If the resolution passes with the required two-thirds majority in each order, it will then go to General Synod in 2019 for second reading, which allows for three years of conversation and consideration during the intervening years.
If the motion to change the marriage canon receives a strong majority, but fails to pass because it lacks a 2/3 majority in the order of bishops, the way forward is less clear, but a number of other options are possible and my expectation is that change will still take place. I know that some of you were dismayed by the House of Bishops' statement in February, and will be even more dismayed if the motion does not pass at General Synod. But this would not prevent change from taking place. In the event of a failed vote, that change might be less orderly, even messy. But it’s time.
One of the things that has come to light over the last few months is that many, including canon lawyers, are of the opinion that the marriage canon in its present form does not prohibit same sex marriage. To quote the marriage canon,
“This union is established by God’s grace when two duly qualified persons enter into a covenant of marriage in which they declare their intention of fulfilling its purposes and exchange vows to be faithful to one another until they are separated by death.”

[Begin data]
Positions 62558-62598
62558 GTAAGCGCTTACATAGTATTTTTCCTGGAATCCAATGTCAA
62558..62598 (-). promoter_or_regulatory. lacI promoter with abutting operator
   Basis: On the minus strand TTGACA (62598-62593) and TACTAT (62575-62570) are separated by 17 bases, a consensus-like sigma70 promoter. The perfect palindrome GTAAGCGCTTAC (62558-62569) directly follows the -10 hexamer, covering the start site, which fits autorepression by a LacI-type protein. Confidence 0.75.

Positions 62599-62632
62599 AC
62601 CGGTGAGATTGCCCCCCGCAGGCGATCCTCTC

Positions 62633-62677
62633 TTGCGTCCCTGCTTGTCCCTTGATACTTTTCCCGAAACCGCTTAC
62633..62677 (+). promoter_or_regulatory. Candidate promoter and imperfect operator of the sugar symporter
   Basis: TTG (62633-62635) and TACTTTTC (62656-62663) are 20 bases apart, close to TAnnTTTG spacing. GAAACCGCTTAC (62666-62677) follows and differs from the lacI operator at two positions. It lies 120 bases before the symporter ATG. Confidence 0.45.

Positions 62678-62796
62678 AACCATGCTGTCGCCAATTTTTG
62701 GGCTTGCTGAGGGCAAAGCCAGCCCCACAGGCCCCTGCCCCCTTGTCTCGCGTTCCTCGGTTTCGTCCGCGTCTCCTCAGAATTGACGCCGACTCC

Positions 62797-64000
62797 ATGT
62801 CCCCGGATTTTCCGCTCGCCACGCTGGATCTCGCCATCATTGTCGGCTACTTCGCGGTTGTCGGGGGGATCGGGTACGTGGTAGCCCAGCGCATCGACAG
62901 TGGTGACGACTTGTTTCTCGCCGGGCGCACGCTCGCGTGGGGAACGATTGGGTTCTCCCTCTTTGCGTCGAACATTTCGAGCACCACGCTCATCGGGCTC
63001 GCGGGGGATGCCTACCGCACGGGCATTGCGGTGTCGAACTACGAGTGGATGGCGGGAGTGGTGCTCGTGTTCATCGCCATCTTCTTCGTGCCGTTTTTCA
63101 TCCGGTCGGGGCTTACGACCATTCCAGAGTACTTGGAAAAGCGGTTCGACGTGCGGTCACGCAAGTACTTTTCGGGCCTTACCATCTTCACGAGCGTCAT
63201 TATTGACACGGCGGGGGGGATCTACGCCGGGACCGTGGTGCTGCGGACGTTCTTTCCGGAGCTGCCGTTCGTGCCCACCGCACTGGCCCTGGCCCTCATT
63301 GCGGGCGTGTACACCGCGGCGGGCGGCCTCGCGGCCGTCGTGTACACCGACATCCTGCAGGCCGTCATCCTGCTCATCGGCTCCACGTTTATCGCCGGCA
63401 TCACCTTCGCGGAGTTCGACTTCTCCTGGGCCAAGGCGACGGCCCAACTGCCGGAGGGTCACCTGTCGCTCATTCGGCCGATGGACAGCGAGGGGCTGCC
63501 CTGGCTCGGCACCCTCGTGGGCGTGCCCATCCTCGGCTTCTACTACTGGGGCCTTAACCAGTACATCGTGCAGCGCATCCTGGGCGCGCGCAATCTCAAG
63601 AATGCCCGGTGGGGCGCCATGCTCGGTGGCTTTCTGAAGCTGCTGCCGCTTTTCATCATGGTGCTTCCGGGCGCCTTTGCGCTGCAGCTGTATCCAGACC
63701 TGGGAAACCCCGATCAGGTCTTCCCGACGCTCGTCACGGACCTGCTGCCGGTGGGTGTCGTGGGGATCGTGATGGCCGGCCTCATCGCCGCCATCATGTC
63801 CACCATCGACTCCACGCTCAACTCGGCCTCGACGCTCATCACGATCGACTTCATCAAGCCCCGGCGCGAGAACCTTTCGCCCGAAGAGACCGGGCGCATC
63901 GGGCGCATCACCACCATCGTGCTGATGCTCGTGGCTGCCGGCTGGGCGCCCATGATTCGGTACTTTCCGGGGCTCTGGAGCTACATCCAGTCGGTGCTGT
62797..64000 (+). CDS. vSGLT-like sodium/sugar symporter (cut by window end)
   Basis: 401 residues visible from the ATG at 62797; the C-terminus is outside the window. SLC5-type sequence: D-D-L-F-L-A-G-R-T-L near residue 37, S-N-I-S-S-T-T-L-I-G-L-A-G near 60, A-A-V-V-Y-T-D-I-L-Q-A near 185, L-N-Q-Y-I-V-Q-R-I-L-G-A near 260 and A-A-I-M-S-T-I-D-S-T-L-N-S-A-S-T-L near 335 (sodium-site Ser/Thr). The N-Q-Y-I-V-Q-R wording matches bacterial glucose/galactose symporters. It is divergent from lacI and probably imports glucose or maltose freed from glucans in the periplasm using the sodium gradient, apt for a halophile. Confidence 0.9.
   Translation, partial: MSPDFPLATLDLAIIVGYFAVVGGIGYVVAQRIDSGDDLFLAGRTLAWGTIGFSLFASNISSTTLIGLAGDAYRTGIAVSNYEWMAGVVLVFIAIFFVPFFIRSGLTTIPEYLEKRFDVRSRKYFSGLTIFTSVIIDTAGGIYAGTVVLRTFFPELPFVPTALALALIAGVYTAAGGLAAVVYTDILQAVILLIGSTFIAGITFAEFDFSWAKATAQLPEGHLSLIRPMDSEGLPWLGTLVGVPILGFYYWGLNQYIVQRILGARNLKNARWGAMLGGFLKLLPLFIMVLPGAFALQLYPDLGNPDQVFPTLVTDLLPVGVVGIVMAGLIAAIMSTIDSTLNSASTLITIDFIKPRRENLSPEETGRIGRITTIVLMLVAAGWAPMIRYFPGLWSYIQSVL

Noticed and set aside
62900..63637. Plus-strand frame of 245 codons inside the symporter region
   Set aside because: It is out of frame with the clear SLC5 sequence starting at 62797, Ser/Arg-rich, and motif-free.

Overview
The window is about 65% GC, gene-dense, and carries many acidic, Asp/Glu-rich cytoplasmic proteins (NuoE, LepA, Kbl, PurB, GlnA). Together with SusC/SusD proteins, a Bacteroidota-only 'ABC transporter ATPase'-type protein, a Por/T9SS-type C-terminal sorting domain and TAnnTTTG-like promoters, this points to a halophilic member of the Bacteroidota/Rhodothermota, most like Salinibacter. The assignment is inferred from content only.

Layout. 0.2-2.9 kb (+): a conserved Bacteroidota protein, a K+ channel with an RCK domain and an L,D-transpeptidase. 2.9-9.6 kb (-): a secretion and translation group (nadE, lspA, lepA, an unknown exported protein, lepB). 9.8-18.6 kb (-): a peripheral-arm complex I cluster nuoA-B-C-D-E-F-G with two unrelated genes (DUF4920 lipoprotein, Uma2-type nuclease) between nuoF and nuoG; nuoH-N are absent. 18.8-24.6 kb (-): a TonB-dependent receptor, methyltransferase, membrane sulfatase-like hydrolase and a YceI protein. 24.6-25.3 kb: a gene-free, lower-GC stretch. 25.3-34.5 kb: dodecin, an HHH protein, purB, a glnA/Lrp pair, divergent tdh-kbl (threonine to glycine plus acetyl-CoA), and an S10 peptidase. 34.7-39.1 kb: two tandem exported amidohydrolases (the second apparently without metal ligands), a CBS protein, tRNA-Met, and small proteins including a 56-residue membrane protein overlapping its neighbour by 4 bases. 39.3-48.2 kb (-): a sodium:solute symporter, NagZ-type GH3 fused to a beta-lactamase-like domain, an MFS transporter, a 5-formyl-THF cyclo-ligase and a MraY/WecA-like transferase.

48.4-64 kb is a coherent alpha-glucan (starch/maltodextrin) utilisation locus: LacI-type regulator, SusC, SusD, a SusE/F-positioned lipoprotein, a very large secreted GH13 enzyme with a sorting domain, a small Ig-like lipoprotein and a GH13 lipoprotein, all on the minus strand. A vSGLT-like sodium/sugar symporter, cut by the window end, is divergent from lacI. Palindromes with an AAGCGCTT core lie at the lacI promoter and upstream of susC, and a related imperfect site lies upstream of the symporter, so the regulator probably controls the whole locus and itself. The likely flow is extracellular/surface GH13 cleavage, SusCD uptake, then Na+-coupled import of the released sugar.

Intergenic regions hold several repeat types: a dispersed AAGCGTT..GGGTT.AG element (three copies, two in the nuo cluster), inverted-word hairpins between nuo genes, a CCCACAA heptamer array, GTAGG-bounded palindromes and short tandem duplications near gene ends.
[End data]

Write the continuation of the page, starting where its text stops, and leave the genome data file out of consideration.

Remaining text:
Further, there is a will, I would call it a movement of the Spirit, urging us to move forward with same-sex marriage. In response to the House of Bishops' February statement, our Council of General of Synod responded in March by writing that if General Synod discerns that a legislative approach is not the most helpful, “we faithfully hope that through dialogue at General Synod an alternate way will emerge. We recommend the greatest pastoral response possible, allowing same-sex couples to be fully included in the life of our church with full and equal access to its liturgies and pastoral offices.” Bishop John of this Diocese has advocated that we continue down this path. And most recently, in response to the mass shooting in Orlando, the Most Rev. Fred Hiltz, Primate of the Anglican Church of Canada issued a call to prayer and a call to boldness: